If you have not already done so, go to the Crouch Harbour Authority website: www.crouchharbour.org.uk for downloadable chartlets plus the latest details and positions of the new buoyage.
NOTES FROM CHA
Out in the approaches the overhauled buoyage system is working well with few complaints.
The Pilots have found there is deeper water in the now better buoyed channel north of Swallow Tail Bank than in the 'main' Whitaker Channel over the Whitaker Spit. Ships are now using the north Channel more frequently especially near low water.
NB. although deeper, this channel is narrow and shoals very steeply onto the Swallow Tail Bank, so ships cannot deviate from their course at all. Do not expect them to!
Likewise buoys Buxey 1 and Buxey 2 near the Sunken Buxey have been slightly moved, making the 'dog leg' round these buoys slightly tighter. This is a popular spot for fishing and anchored boats can hamper ships transitting this area. Angling boats and others must keep well clear of the channel or be at serious risk of collision.
pp.116 and 117
In 2011 the Crouch Harbour Authority installed two additional unlit buoys to mark the Raysand swatchway. Both are unlit safe water marks (vertical red & white stripes). The Raysand North is a tall pillar buoy; Raysand Middle is a smaller and lower unit.The original yellow spherical Raysand Buoy is retained at the south end of the swatchway.The experimental new buoys are intended to assist in locating the channel when approaching from the north.The two additional buoys are still on station in Raysand Channel as last year.
When Mark Wakelin (CHA Harbourmaster) came through in mid-April they appeared to be in approximately the best water. The two 'new' SWM buoys and the original Spherical Yellow buoy are all on the same meridian of longitude (ie are in a line north-south).
Positions are: Raysand North SWM N51 deg 40.70, E 00deg 59.50;
Raysand Middle SWM N 51deg 40.00, E 00deg 59.50;
and Raysand Buoy (Sph. Yellow) N51deg 39.10, E 00deg 59.50.
Wallasea Wetland Project
pp.118, 119 and 120
Hot news from Mark Wakelin is that as of May 4th 2012 the new ship unloading pontoon for the Wallasea Wetlands Project is installed at Ringwood Point on Wallasea Island, close upriver of Burnham Fairway No.1 Buoy. The two halves of the pontoon were towed from Tilbury by tug MTS Taktow. The various conveyor systems etc for the jetty are scheduled for completion by end May 2012 and the jetty will be trialled with about 50,000 tonnes imported material during June. Shipments of Crossrail tunnelling materials will start in earnest during July 2012 and will build up gradually to a maximum of probably four 2,500dwt ship arrivals per 24 hrs.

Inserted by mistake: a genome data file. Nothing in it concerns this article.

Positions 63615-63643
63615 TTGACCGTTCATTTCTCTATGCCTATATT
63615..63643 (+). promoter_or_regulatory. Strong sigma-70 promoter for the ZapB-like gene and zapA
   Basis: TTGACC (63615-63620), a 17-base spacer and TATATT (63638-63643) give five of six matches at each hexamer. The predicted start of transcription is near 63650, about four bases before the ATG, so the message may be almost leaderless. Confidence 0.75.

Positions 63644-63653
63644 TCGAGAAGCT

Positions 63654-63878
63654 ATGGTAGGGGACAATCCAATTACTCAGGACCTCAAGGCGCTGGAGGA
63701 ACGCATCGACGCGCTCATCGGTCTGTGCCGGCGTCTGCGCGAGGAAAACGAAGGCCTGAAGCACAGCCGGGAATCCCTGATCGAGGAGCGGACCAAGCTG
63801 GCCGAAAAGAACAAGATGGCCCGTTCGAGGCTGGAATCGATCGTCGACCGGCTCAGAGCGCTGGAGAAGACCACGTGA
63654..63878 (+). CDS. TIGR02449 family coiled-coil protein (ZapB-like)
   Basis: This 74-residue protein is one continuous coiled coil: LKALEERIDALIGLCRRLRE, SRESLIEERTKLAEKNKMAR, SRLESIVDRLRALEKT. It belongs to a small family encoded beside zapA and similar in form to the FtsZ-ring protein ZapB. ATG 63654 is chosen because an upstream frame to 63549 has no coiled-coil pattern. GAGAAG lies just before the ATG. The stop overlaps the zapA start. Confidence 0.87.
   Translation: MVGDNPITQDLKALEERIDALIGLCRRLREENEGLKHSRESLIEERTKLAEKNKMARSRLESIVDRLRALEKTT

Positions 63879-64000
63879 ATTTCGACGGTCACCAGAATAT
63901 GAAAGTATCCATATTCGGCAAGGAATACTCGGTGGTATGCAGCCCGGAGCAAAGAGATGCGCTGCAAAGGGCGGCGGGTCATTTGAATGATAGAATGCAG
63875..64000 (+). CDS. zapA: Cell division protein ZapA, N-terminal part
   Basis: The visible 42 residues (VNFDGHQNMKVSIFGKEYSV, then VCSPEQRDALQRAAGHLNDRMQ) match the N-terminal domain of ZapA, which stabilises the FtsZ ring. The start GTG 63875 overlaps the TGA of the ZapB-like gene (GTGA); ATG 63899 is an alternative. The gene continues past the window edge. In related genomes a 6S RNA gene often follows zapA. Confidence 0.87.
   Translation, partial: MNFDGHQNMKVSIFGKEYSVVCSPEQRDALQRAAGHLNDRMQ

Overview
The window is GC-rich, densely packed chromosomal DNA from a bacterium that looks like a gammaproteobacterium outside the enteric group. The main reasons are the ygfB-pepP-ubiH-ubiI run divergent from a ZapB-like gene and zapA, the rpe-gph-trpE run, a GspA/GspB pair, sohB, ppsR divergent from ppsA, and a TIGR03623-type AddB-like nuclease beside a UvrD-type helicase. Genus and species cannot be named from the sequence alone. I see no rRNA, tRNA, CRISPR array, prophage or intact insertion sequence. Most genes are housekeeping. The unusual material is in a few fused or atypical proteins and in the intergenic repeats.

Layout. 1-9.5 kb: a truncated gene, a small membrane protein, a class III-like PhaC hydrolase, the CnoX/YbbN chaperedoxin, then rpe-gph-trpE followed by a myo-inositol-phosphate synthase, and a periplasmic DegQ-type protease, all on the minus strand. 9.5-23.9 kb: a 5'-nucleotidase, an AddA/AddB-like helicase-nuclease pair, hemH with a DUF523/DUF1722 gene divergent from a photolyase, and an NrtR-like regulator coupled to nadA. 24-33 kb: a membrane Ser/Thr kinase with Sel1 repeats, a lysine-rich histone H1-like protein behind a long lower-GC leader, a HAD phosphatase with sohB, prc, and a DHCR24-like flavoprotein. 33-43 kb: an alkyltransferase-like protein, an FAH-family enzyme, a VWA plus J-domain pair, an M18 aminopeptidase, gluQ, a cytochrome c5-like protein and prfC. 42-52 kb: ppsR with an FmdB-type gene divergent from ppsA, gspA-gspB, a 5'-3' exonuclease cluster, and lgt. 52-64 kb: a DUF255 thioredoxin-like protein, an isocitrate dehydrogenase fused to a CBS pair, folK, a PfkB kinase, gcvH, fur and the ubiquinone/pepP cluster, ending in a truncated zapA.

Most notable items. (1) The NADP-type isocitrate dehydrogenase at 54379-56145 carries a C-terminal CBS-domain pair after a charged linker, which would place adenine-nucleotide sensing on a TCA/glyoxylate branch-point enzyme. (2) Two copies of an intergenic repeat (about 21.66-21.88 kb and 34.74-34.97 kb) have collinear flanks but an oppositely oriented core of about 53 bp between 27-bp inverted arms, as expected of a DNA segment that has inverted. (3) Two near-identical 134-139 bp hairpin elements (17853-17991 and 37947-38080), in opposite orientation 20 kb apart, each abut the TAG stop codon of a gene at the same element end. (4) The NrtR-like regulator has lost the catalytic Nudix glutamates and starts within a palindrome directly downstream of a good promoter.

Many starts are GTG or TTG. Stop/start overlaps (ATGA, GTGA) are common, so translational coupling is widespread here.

Vessels will swing in the river immediately upriver of the jetty either on arrival or on departure. It is essential that yachts/small craft do not
hamper ships swinging, so anchoring in the swinging area will be forbidden.
It is not intended to establish any formal exclusion zone around the jetty unless persistent dangerous manoeuvring by vessels of any type necessitates this!
North Fambridge Port Guide
North Fambridge Yacht Station add:Laundry facility in shower block
pp.127128 and 129
The Branklet is now a lit, Preferred Channel to Starboard red and green buoy Fl(R) 2+1 10s.
There are two new lateral port-hand buoys:
Pinto Fl (R) 5s on the Foulness shore off Nase Point and Crow Fl (R) 10s in Quay Reach on the Foulness shore just downstream of Monkton Quay (marked as Steps on the chart on p.129)
BE AWARE: There have been reports of shoal ‘lumps’ on both the Foulness and Wallasea shores between Branklet and Crow buoys. So keep an eye on the echo sounder hereabouts.
The Ray and Benfleet Creek
pp.143, 144, 145 and 146